The combined individual/spousal IRA contribution maxes out at $10,000 for 2009. This is an increase of $2,000 from 2007. For 2010, the increase will be based on inflation and the cost of living.
All IRAs don’t allow unemployed people to make contributions. However, an employed man or a woman can make deposits on behalf of their unemployed partner. This is also applicable to those whose spouse makes little money.
To qualify, one must be married. Filing income taxes must be done in a joint fashion. Your income also needs to at least equal the amount you’ll deposit in the retirement account.
For Traditional IRA, your spouse should be under 70 ½ years of age. The spousal IRA contribution rule states your spouse needs to be below this age in the year you make your deposit. For Roth IRA there are no age restrictions.
For a Roth IRA, the limit is at $169,000. For Traditional IRA there is no ceiling. If your income is under $159,00 you can deposit up to the year’s limit. If the figure is between $159,000 to $169,000 you should speak with your tax consultant.
They will determine the deposit you can make. You can put in 100% of the compensation, but the restriction applies to your partner too.
For example: if the spousal IRA contribution maxes out at $5,000 you can’t put in more than $10,000 in the two accounts.
Catch up Limitations
The catch-up stipulation applies to those over 50 years and older.
For individuals, the amount is set at $1,000. For the two, it is $2,000. This rule applies to both Traditional and Roth accounts.
Facts about Deductions
Deducting the maximum amount is possible if the plan is not employer-sponsored. For plans like 401k, the deductibles will be based on your income. If necessary, double-check your tax status.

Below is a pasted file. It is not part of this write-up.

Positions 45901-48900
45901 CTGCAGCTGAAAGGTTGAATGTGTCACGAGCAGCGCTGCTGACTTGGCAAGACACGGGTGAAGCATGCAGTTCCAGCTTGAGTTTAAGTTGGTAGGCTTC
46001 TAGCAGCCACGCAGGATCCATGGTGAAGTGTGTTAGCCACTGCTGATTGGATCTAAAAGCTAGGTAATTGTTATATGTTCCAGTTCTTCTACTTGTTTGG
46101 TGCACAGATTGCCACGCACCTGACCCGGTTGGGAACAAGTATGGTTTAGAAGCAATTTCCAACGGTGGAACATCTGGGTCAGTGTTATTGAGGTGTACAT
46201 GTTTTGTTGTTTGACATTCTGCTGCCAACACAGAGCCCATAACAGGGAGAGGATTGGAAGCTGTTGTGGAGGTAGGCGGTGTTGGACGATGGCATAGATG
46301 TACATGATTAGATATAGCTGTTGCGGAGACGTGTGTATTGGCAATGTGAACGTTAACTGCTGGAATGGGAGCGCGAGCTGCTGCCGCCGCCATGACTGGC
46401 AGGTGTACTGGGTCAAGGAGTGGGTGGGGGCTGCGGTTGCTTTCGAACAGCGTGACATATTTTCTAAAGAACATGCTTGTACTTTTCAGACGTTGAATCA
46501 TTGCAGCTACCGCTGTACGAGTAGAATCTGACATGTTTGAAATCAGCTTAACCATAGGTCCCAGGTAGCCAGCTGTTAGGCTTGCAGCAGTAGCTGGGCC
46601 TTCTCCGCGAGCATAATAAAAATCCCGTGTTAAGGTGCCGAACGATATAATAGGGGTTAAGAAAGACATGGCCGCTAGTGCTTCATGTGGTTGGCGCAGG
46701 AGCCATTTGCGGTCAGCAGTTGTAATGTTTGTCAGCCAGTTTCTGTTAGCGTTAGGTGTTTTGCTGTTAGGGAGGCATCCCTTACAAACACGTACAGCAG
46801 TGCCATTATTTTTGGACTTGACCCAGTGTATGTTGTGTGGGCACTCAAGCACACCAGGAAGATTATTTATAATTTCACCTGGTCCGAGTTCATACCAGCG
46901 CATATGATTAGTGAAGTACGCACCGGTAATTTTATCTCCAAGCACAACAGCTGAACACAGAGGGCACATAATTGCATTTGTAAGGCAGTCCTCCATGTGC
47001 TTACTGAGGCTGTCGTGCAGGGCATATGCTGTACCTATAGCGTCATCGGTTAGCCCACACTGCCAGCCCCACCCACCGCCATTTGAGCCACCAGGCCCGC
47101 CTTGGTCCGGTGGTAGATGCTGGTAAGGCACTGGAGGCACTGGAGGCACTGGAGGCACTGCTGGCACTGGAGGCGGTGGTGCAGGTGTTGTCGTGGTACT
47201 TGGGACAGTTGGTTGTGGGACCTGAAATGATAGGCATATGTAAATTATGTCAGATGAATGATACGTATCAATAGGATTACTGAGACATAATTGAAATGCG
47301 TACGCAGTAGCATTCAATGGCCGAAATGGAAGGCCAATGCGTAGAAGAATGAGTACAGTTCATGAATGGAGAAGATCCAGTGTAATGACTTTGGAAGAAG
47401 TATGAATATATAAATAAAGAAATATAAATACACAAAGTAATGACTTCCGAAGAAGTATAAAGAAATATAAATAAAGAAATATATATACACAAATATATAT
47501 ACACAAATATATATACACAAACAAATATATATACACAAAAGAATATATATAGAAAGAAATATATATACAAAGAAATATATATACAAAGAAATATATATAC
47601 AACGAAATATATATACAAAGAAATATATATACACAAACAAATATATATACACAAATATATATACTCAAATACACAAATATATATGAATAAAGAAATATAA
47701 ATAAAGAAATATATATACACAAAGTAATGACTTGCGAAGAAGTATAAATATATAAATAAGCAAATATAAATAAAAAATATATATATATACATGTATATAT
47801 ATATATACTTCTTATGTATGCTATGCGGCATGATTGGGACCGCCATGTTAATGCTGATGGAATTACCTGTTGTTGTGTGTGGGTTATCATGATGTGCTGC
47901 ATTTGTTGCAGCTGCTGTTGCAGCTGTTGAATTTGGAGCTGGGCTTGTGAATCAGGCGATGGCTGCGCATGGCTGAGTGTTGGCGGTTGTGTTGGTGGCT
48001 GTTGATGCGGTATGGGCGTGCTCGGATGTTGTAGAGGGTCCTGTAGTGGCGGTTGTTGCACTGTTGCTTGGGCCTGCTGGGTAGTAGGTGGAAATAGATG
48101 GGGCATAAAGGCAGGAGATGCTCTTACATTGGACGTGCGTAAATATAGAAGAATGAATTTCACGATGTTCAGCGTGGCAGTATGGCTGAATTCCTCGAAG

For those who are making a spousal IRA contribution, deducting from the two accounts may not be possible. If this is what happens with your Traditional IRA, you can open Roth IRAs instead.
Managing Two IRAs
The two accounts are distinct entities. Even if you make all the contributions, the account and documents will be under your spouse’s name and tax number. Payments can only be made with cash. Stocks and securities are not acceptable.
As with other accounts, the deposit must be made prior to April 15. If this will be done by mail, obtain a receipt. You can make the deposit in increments.
You can deposit a few hundred dollars every month until the maximum total is reached. If you make it to the tax deadline, you can make the contribution (for a year’s worth).
As stated, the catch-up and contribution limits for 2010 will rise depending on the inflation. But the other rules concerning the account may be subject to change too.
At the start of each year, check with your financial adviser. You need to be updated on the rules and any changes that might be made.
Understanding the spousal IRA contribution isn’t really that hard; it just takes a little while.
If necessary, talk with your financial adviser. This will help ensure you and your spouse get your money’s worth.